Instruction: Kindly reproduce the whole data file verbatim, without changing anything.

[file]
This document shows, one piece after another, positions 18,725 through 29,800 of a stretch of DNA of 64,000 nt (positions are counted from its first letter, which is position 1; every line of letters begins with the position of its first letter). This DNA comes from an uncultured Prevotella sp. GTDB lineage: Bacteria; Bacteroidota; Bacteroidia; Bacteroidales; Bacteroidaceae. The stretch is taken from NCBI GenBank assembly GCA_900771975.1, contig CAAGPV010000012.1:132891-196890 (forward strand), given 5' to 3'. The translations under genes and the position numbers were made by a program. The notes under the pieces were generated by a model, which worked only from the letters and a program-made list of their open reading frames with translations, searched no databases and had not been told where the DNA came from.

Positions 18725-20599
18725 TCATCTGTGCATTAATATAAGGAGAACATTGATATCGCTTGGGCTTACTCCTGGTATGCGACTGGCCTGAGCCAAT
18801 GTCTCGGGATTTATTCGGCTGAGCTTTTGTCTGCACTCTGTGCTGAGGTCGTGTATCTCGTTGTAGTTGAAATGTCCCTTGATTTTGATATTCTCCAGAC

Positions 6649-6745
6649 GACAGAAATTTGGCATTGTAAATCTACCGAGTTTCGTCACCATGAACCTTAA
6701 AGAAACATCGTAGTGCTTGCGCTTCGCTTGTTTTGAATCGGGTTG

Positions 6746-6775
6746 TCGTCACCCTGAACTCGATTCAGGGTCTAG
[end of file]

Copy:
This document shows, one piece after another, positions 18,725 through 29,800 of a stretch of DNA of 64,000 nt (positions are counted from its first letter, which is position 1; every line of letters begins with the position of its first letter). This DNA comes from an uncultured Prevotella sp. GTDB lineage: Bacteria; Bacteroidota; Bacteroidia; Bacteroidales; Bacteroidaceae. The stretch is taken from NCBI GenBank assembly GCA_900771975.1, contig CAAGPV010000012.1:132891-196890 (forward strand), given 5' to 3'. The translations under genes and the position numbers were made by a program. The notes under the pieces were generated by a model, which worked only from the letters and a program-made list of their open reading frames with translations, searched no databases and had not been told where the DNA came from.

Positions 18725-20599
18725 TCATCTGTGCATTAATATAAGGAGAACATTGATATCGCTTGGGCTTACTCCTGGTATGCGACTGGCCTGAGCCAAT
18801 GTCTCGGGATTTATTCGGCTGAGCTTTTGTCTGCACTCTGTGCTGAGGTCGTGTATCTCGTTGTAGTTGAAATGTCCCTTGATTTTGATATTCTCCAGAC

Positions 6649-6745
6649 GACAGAAATTTGGCATTGTAAATCTACCGAGTTTCGTCACCATGAACCTTAA
6701 AGAAACATCGTAGTGCTTGCGCTTCGCTTGTTTTGAATCGGGTTG

Positions 6746-6775
6746 TCGTCACCCTGAACTCGATTCAGGGTCTAG